SAN JOSE, Calif. — He was smiling that June evening also, and yet the emotions behind his grin had to be swirling like winter storm clouds in Pittsburgh, because 14 years to the day of being drafted by the team on which he would enjoy so much glory and success, Marc-Andre Fleury was being asked to embrace and lead another franchise.
He said all the right things once introduced as the final selection of an expansion draft, acted in a most generous and appreciative manner, hugged the team owner and slipped on a new NHL sweater, this one with the crest of a Knight.
No matter how he might have felt inside, his exterior was a picture of thankfulness.
“I can share my experiences, my playoff experiences, with my teammates here,” Fleury said that night at T-Mobile Arena. “We can be good right away. We can win games right away.
“I never wore (another jersey). It’s a little different. I will wear it with pride.”
History in no conceivable manner could have bestowed this truth on the Golden Knights — having advanced Sunday night to the Western Conference finals of the Stanley Cup playoffs by beating San Jose 3-0 — without the play and, perhaps more important, presence of a goaltender and person like Fleury.
The Knights finished this best-of-seven conference semifinal in six games, getting a second shutout of the series before 17,652 at SAP Center, where Fleury stopped all 28 shots and proved that the Irish might not be the only ones where luck shines its countenance of good fortune.
Sometimes, the French-Canadians get a dose or three.
‘He played unbelievable’
San Jose shots hit the post at least three times in between another masterful effort from Fleury, and he responded in a typical grateful and relieved way.
He kissed and rubbed the post. Some nights, it really is a goalie’s best friend.
“He played unbelievable,” said Knights forward James Neal of his once teammate in Pittsburgh and now Vegas. “His smile describes him best. You look in his mask and see all his teeth, that ear-to-ear smile.
“He’s a great guy. You talk more about the person than the goalie, and he’s an unbelievable goalie. So athletic, battles for every puck. He deserves everything he gets. I’m proud of him. He’s awesome.”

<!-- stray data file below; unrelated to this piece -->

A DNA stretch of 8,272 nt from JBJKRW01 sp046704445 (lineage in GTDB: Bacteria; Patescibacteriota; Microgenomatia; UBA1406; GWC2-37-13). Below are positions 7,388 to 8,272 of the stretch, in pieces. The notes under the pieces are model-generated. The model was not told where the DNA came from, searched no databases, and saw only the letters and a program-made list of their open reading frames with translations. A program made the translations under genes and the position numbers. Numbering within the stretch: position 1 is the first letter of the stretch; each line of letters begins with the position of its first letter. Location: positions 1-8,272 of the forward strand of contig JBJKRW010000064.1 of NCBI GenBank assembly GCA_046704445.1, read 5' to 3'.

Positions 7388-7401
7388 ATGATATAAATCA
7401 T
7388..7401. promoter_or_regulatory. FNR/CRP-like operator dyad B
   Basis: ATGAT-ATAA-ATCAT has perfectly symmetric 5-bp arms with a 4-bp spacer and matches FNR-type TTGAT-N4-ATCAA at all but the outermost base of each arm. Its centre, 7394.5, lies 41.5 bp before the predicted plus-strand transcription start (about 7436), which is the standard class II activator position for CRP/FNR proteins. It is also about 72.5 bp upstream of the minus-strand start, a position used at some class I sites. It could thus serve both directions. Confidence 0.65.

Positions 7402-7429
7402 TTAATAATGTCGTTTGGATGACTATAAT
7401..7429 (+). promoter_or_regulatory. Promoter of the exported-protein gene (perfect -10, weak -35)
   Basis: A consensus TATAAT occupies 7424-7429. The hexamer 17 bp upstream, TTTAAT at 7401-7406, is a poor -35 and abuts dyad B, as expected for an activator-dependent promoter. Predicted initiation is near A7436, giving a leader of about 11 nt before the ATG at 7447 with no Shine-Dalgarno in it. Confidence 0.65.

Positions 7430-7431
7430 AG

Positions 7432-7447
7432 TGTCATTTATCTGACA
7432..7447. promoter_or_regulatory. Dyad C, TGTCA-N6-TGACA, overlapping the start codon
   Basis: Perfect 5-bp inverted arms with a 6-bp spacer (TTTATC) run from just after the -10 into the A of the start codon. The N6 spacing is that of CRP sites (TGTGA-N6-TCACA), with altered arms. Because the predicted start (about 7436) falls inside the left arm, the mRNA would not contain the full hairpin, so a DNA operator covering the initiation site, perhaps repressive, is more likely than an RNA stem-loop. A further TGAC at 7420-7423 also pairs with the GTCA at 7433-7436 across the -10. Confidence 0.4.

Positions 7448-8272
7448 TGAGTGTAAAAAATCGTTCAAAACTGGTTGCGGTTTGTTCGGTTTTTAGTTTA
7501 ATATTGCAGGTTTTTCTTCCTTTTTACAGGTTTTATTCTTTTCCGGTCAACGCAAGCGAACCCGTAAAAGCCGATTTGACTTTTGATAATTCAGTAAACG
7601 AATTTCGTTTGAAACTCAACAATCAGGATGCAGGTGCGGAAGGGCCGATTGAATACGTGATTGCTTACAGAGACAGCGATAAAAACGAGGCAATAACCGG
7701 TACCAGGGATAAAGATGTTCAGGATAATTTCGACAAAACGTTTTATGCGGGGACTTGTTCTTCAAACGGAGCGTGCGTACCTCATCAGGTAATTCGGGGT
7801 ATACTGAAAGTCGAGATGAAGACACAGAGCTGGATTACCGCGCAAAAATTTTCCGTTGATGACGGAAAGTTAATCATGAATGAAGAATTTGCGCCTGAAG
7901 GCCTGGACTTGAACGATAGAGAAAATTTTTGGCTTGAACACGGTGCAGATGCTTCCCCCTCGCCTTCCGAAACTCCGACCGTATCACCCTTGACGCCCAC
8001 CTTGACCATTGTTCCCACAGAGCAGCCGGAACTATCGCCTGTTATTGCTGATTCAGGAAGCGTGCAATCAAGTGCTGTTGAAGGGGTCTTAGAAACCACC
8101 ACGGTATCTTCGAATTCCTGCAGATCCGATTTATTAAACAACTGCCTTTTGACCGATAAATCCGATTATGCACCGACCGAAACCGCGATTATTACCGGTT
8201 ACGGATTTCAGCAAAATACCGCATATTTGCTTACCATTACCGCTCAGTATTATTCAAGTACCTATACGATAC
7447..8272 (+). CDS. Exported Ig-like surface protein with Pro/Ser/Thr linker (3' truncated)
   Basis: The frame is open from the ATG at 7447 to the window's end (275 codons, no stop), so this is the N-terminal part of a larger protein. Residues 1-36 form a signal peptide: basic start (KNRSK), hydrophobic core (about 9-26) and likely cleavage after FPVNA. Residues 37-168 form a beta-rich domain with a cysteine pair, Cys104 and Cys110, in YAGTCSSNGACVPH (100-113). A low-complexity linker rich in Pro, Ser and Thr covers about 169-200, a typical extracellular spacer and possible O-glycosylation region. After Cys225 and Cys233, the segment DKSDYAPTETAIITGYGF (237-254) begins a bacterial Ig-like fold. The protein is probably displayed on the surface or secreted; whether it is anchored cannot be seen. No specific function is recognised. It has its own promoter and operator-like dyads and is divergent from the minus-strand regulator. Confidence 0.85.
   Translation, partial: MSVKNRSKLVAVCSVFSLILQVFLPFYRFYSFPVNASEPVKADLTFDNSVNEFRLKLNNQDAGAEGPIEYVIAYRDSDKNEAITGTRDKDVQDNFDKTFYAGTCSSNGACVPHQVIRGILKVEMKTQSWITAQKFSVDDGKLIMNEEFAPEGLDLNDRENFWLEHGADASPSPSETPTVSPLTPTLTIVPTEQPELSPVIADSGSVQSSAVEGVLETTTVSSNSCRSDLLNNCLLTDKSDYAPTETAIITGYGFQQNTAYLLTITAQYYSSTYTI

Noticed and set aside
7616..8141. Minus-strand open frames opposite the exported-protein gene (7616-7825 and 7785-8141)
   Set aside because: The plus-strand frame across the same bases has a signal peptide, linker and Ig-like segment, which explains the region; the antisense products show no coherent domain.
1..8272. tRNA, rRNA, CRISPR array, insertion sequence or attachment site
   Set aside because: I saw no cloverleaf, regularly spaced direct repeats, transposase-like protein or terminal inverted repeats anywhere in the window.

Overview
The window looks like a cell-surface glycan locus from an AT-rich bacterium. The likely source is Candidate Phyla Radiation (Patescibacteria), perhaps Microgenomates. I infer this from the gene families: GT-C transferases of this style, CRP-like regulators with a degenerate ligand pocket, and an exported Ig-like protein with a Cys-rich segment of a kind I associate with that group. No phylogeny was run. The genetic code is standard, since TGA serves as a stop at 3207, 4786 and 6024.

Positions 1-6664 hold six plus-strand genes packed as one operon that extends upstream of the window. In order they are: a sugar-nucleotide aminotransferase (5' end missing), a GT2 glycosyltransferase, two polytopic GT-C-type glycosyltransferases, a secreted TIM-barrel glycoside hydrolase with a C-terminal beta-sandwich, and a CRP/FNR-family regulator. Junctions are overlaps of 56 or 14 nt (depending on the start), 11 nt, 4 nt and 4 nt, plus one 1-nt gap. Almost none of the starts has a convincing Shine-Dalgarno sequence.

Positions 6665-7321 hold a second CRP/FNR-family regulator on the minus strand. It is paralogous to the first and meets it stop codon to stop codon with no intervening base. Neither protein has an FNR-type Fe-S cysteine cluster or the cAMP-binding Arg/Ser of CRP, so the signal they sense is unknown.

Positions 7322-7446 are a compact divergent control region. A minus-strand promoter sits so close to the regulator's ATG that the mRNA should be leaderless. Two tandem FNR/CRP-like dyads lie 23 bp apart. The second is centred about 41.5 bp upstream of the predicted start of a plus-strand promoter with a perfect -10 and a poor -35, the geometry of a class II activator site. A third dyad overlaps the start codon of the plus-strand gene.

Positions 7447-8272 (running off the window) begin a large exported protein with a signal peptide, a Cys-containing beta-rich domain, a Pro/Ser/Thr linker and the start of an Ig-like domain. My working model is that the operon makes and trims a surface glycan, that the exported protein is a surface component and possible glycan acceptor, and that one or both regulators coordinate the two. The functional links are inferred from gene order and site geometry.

What the Knights and Fleury get now is a conference final against the winner of Winnipeg-Nashville, a series the Jets lead 3-2 and host Game 6 on Monday night.
Whichever team advances will host Vegas for Games 1 and 2, meaning the Knights will for the first time these playoffs enter a series as an underdog.
And they could be a substantial one.
But the time has long past when anyone should question how far Vegas might take this, an implausible notion that June evening when selecting Fleury and his resume of three Stanley Cup rings from the Penguins was more about adding a famous face on which to build a foundation than ever imagining a conference final and perhaps more this inaugural season.
Early Conn Smythe candidate
Fleury has never won the Vezina Trophy — given to the league’s top goalie in a given season — and has really never come close, but if there is an early leader for the Conn Smythe Trophy, the player judged most valuable to his team during the playoffs, he would certainly be at the top of most lists.
It would likely take eight more wins to secure, because those who win it all usually reap such awards, but merely discussing such a possibility gives you an idea how good Fleury has been.
“I think sometimes you have to give credit to the other guy,” San Jose defenseman Brent Burns said. “The enemy’s got a vote. This series, the enemy was Fleury. I don’t know what his numbers were, but he played unbelievable.”
Those numbers: Fleury against the Sharks had a 2.33 goals against average and stopped 200 of 214 shots.
He also had bookend shutouts — 7-0 to begin the series and 3-0 to end it.
He seems to be having more fun than any time of his career, smiling more than Buddy the Elf, tapping teammates on the helmet, another chapter to a fairy tale that changed so dramatically last June.
That was the night one part of his life said goodbye — do you remember the Instagram post Pittsburgh star Evgeni Malkin had wearing a Penguins jersey backward with Fleury’s No. 29 and MY MVP across it? — and another welcomed him to a new city, a new team, a new adventure, a new opportunity.
“It’s still the same goal, the same game, right?” Fleury said Sunday. “It would have been a little bit of a long shot for this (to happen), but here we are. We just kept improving throughout the season and had great chemistry from the beginning. I’m proud of our team, our organization, to be where we are right now.”
He was smiling, of course, the emotions behind his grin far easier to read 11 months later.
Contact columnist Ed Graney at firstname.lastname@example.org or 702-383-4618. He can be heard on “The Press Box,” ESPN Radio 100.9 FM and 1100 AM, from 11 a.m. to 2 p.m. Monday through Friday. Follow @edgraney on Twitter.